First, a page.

Aging and adulthood Paper
May 28, 2014
Savita Carothers M.A., LMFT
Eric Erickson, psychologist, defines the late adulthood stage—ages 55 or 65 to death, basically as adults assessing what their lives have cultivated throughout its development. Erickson’s theory of the final stage of development sequence is “integrity versus despair” (Berger, 2008). According to Berger, Erickson proposes in this eighth stage that the two opposing forces reference:
Physical and Cognitive Development
Stereotypically, older people in late adulthood are viewed to be conservative, too rigid and incapable of sex, tired uninteresting, and at various points, senile (Berger, 2008). There is a close relationship between a strong, vital mind and physiological fitness. Keeping physically fit improves emotional health, while an active and curious mind encourages activities that promote physical health. Mental fitness is as indispensable to well being as physical conditioning. Aging is associated with a reduction in physical fitness with loss of muscular force and endurance, along with slowing of mental functioning. Physical activity has been demonstrated to provide substantial health benefits and to maintain functional independence and improve quality of life in older adults.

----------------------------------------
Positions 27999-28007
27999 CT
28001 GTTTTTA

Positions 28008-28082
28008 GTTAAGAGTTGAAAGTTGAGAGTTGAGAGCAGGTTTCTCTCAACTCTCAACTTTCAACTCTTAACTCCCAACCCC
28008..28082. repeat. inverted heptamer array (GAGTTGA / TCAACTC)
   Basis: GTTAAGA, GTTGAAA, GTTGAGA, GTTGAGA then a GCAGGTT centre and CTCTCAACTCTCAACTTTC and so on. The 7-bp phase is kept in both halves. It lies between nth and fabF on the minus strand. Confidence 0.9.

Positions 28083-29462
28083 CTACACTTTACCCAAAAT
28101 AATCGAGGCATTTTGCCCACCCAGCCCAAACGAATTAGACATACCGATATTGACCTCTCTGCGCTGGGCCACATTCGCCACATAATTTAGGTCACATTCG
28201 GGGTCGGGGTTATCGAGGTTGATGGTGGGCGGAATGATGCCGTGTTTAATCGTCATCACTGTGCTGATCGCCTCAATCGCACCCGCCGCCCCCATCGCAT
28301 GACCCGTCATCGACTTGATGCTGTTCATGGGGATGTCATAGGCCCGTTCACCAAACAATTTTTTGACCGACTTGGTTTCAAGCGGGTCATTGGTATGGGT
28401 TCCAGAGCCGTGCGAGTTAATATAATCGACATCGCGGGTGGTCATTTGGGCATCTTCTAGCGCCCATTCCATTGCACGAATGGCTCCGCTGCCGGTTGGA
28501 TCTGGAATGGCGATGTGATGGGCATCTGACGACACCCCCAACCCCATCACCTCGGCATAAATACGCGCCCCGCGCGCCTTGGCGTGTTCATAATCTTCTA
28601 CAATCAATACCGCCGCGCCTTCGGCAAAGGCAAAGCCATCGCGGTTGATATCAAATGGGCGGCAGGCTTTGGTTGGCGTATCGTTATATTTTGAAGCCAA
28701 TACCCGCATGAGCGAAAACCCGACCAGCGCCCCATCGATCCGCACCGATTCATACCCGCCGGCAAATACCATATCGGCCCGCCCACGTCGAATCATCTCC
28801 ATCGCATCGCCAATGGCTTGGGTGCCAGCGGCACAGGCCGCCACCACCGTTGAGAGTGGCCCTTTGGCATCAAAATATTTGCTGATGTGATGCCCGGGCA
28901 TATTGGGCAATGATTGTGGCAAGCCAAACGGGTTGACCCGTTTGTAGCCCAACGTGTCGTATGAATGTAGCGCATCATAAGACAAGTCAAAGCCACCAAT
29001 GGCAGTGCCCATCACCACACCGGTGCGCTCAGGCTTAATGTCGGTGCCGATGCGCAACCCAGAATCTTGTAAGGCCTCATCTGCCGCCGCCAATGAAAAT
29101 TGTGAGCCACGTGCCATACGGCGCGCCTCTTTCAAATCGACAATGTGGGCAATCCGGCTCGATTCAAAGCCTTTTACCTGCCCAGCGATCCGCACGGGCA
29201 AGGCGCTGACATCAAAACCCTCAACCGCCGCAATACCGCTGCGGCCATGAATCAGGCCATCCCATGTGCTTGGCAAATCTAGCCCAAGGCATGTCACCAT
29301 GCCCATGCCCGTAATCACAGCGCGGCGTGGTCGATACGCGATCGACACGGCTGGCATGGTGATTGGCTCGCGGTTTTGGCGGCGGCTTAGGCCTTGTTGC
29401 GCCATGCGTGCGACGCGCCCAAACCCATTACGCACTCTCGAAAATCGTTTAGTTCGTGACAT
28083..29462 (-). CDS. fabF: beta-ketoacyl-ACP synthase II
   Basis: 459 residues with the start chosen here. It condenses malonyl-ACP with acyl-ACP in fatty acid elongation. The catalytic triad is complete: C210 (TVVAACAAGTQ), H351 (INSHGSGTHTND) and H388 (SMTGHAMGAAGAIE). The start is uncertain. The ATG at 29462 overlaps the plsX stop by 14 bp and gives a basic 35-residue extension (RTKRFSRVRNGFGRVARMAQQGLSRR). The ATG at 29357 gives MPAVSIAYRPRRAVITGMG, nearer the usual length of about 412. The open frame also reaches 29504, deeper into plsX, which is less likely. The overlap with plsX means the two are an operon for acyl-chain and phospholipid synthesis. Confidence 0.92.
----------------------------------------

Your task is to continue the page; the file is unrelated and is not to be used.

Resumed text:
Health and Biological factors
“As people age, their bodies become less efficient at digesting food and using nutrients” (Berger, 2010, p. 505). It is essential to have a healthy lifestyle including fewer calories and adequate nourishment as one continues to age. Besides healthy diet, be aware of whatever medication one is taking or need to take because of contraindication can alter wellbeing. Avoid addictive drugs and obtain adequate nutrition with daily exercise. Routine and moderate exercise also enhances wellness and can incorporate weight lifting if possible because it can be beneficial factor. Nurture this habits despite late in life can improve wellness. Although, sometimes...